General Question

chefl's avatar

What makes a cellphone battery become hot once in a blue moon when normally it hardly even gets warm?

Asked by chefl (892points) 2 months ago

Let’s say 2 times a year, very hot, when everything about the use is the same.

Observing members: 0 Composing members: 0

18 Answers

mazingerz88's avatar

The few times this happened, my cell was in my pocket with the camera on. The rising heat of course got my attention.

chefl's avatar

@mazingerz88 Ok. How long was the camera on and was it a long time ago?

rebbel's avatar

External temperatures maybe are in play here.

Pandora's avatar

Too many programs open in the background. Make sure to give permission to most of them to only run when opened and make sure you close all your tabs. When you have a lot of tabs open they are still pulling energy from your phone. My new phone was like that and it’s because I have a lot of games on them and kept switching from one game to another. Also, the higher specs of a game will cause your phone CPU to work harder. I could kill my battery charge a lot faster depending on which games I played.

So I got rid of the games that sucked my battery dry and only kept the simpler ones. Try doing these things and if your battery is still running hot then you may need a new phone. Oh, and make sure you have wifi off when you aren’t home. Your phone will keep roaming for a signal and that will also kill your battery. When home you can also cut off your blue tooth if you don’t need it for anything much.
Playing movies on your phone will also make your phone work harder and doing video calls can also make it work harder especially if you aren’t using wifi from your home.
Another thing. Don’t play games on your phone while charging. This will diminish your battery’s life.

chefl's avatar

@rebbel and @Pandora it has never been hot even on the hottest of days, (40°C) it hardly gets warm but on a cold fall day, hot. By the way everything the same activity wise. (Edited)

hat's avatar

What kind of phone do you have, @Flo?

Pandora's avatar

@chefl If you have changed nothing in usage and this is something new to your older phone check to see if your phone has been cloned. Run whatever virus protection you have and clean your phone out. Maybe your data is just full. There should be programs on your phone that allow you to see the health of your phone and your battery usage.

If all of this checks out then it may be you just need to change your phone battery. I don’t know how effective those health checks are but if the phone is over 2 years there is a chance that it could also be your phone is just going bad. Try switching the battery first. If it still continues then your phone is probably just going bad.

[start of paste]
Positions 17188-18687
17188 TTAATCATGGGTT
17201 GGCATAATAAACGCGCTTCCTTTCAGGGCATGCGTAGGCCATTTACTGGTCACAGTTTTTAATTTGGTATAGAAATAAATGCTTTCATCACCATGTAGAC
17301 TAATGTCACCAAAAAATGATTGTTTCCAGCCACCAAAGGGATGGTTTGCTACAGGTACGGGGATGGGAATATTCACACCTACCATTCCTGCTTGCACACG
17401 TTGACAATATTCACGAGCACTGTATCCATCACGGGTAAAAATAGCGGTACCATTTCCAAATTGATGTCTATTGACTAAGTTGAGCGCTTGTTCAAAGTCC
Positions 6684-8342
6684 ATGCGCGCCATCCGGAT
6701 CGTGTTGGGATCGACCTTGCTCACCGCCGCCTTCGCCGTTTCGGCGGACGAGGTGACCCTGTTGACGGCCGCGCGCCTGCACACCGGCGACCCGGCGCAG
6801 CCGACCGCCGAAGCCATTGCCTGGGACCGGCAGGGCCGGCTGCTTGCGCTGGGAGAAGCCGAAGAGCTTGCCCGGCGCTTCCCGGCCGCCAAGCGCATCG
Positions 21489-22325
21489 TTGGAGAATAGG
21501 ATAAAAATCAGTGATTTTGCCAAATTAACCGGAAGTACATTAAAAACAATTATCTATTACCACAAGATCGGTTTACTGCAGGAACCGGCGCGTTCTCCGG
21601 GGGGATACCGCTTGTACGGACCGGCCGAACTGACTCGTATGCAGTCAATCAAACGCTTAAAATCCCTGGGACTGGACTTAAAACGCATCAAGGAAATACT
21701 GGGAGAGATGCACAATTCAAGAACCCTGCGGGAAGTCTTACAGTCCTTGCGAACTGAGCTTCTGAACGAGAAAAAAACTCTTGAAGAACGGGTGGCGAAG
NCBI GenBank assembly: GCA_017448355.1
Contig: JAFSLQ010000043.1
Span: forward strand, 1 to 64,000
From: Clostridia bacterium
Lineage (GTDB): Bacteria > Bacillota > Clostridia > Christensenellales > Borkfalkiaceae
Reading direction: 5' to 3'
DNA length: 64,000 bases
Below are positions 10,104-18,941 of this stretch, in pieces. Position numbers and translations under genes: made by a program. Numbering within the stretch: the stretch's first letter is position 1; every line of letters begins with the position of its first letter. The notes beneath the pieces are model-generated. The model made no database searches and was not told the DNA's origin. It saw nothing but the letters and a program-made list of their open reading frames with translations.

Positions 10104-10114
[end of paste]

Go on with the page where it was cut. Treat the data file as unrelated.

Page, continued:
Also did you maybe ad a new cover to your phone that may be holding in heat or have left it in a hot car recently?

LuckyGuy's avatar

Mine did that once. It is a 2018 vintage Motorola MotoX. I had it in my pocket like a usually do but this time I felt a hot spot.
I shut the phone off and turned it back on. Everything was fine after that.
Now I only turn on GPS location if I am traveling or in an unfamiliar area. I turn off Bluetooth and only turn it on if I need it. And I shut off my wifi when I am not at home. Those three things made a huge difference in battery life. .

chefl's avatar

@Pandora “Re. If you have changed nothing…” it’s not my phone, and by the way it’s the battery that gets hot, once in a very long while, If the person didn’t need to remove it and then put it back to solve a probelm he wouldn’t have any idea the battery was that hot.

Pandora's avatar

@chefl Not understanding your last reply, but do what you think is right. I was just trying to help you figure it out. I can’t mind read phones, just stating what are the most common problems.

chefl's avatar

@LuckyGuy What made it hot?the GPS and the wifi and bluetooth? I don’t think the person is using GPS etc. Also re. the wifi the when not at home part I don’t understand. It’ll come to me maybe.

chefl's avatar

@Pandora I was responding to your first post. Re. your 2nd post, it’s not my phone, I’ll let the person read it. Adding: the activities are the same (and none of battery consuming things) and yet it’s only 2 times per yr average that it got hot.

chefl's avatar

No games, very few apps, no use of GPS, no camera on etc.

Entropy's avatar

The temperature of lithium ion batteries rises rapidly when asked to discharge rapidly. In other words, just use less power and your battery will generate heat more slowly and therefore stay in a reasonable temperature range.

Zaku's avatar

Any program that runs constantly will cause heat and drain the battery. Games and GPS programs, and audio/visual programs, tend to need to do things constantly, but it could be any apps programmed to run intensely.

So it depends what programs are running. Sadly, mobile devices are notorious for running programs that people other than the user really want to be running.

LuckyGuy's avatar

@chefl When you are away from your house your phone’s wifi is constantly working, trying to make a connection. It is pinging back to other wifi routers when you get in range. Since you have no intention of convecting to storage routers there is no point having it on. If you have “location” turned on your phone is constantly processing gps signals. If you don’t need it, turn it off. These are really easy settings on an Android phone.

RocketGuy's avatar

My phone sometimes gets hot due to apps getting stuck on (intentionally or due to programming errors). e.g. FB and CNN. Usually killing the app will cure it. Sometimes I have to reboot the phone to make it quit.

chefl's avatar

@LuckyGuy I see what you mean.

@All, nothing other than browsing the internet. No heat producing activity.

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